Tuesday, April 26, 2011

Around the Word

The self-publishing plot thickens: Last week's Wall Street Journal piece on the destabilizing effect that self-publishing is having on book prices industry-wide is continuing to reverberate in the literary world. Today Mike Shatzkin, the CEO of Idea Logical Company and one of the top thought leaders on digital publishing, offers his two cents on the rise of the 99 cent book on his blog. But the real news comes at the bottom of Shatzkin's post, where he announces that self-publishing pioneer Barry Eisler will be speaking about his groundbreaking decision to go solo at the Publishers Launch conference at BEA on May 25.

It's about Time: The New Yorker is rejoicing in the fact that professional writers Jennifer Egan, Jonathan Franzen, George R.R. Martin, and Chinese investigative journalist Hu Shuli will all be featured in The Time 100 list this year. That's a 400 percent increase on the magazine's list of most influential figures over last year, when not one writer made the cut. Writer and Daily Show regular John Hodgman (you may know him as PC in the Apple commercials) attributes this void to the fact that "there isn't enough shaming of non-readers on our society." Do you agree?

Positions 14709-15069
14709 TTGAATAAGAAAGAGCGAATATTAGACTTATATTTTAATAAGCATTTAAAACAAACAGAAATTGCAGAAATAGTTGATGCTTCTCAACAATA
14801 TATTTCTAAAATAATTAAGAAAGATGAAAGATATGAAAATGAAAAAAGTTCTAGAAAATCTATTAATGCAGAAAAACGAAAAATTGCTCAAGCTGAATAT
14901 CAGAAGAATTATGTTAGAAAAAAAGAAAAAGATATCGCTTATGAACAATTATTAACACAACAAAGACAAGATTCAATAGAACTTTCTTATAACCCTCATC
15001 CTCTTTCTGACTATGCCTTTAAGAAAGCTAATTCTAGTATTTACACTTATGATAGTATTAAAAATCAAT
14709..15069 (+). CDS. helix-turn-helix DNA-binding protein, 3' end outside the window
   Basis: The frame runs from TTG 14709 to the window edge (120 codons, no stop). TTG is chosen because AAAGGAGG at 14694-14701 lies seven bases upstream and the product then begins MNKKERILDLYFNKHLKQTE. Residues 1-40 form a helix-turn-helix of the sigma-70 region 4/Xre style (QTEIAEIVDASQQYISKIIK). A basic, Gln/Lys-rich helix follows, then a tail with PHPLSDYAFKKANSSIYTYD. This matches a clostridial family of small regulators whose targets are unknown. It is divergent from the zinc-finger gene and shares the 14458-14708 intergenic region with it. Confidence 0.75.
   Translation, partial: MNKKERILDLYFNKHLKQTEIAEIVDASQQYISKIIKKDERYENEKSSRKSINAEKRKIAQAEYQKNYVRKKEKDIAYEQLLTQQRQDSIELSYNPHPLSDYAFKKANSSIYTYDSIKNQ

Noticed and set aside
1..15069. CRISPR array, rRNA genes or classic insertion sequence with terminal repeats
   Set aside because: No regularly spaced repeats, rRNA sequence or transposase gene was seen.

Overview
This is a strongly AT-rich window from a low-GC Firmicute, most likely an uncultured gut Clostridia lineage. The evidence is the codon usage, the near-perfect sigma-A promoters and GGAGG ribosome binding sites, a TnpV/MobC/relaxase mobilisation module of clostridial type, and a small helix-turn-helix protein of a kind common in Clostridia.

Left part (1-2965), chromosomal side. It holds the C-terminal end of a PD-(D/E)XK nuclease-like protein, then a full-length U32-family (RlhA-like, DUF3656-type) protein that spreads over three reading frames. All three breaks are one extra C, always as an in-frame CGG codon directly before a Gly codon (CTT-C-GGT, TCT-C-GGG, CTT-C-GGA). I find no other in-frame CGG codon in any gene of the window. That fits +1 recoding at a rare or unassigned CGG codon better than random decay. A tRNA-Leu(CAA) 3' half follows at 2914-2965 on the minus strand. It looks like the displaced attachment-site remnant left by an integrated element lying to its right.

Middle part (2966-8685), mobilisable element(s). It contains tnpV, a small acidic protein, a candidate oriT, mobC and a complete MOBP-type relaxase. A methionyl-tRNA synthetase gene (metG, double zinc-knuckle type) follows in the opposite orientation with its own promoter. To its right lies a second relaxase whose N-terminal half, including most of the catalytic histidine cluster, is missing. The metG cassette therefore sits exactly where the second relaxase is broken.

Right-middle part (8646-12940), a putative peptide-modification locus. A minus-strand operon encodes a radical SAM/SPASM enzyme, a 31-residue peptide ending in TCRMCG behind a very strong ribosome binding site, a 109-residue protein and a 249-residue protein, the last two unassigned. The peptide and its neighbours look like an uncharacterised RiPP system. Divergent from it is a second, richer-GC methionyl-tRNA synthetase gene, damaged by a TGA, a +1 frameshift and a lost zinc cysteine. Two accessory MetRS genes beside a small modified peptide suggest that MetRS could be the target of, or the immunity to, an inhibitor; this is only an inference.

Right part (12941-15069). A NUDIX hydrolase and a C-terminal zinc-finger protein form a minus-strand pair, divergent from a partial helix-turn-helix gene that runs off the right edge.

Speed racer: If you find your writing frustrating or too time consuming, Ragan suggests that one trick you may want to try is using a kitchen timer. Revving up your writing speed, they contend, can help tap your creativity and improve your overall writing process. You'll be able to outrun any negative self-criticism, capture ideas and flashes of brilliance that occur spontaneously, and have more time to edit when you're done among other reasons.

Ads for an era: The new ad campaign for Barnes & Noble's Nook Color aims to put a shiny, reassuring gloss on the revolution shaking up the publishing world and the reading experience. The New York Times reports that the Nook campaign revolves around the tagline "Read Forever," invoking the hopeful message that reading is changing, but it's not going away. The commercials feature dreamy sequences of readers unperturbed by the world around them, and to add authenticity, casting scouts were deployed to find everyday people reading in public places (they number more then half of those on screen). Interestingly there are no B&N stores or storefronts in the commercial, a nod to the redistribution of consumers away from brick-and-mortar bookstores.

No comments: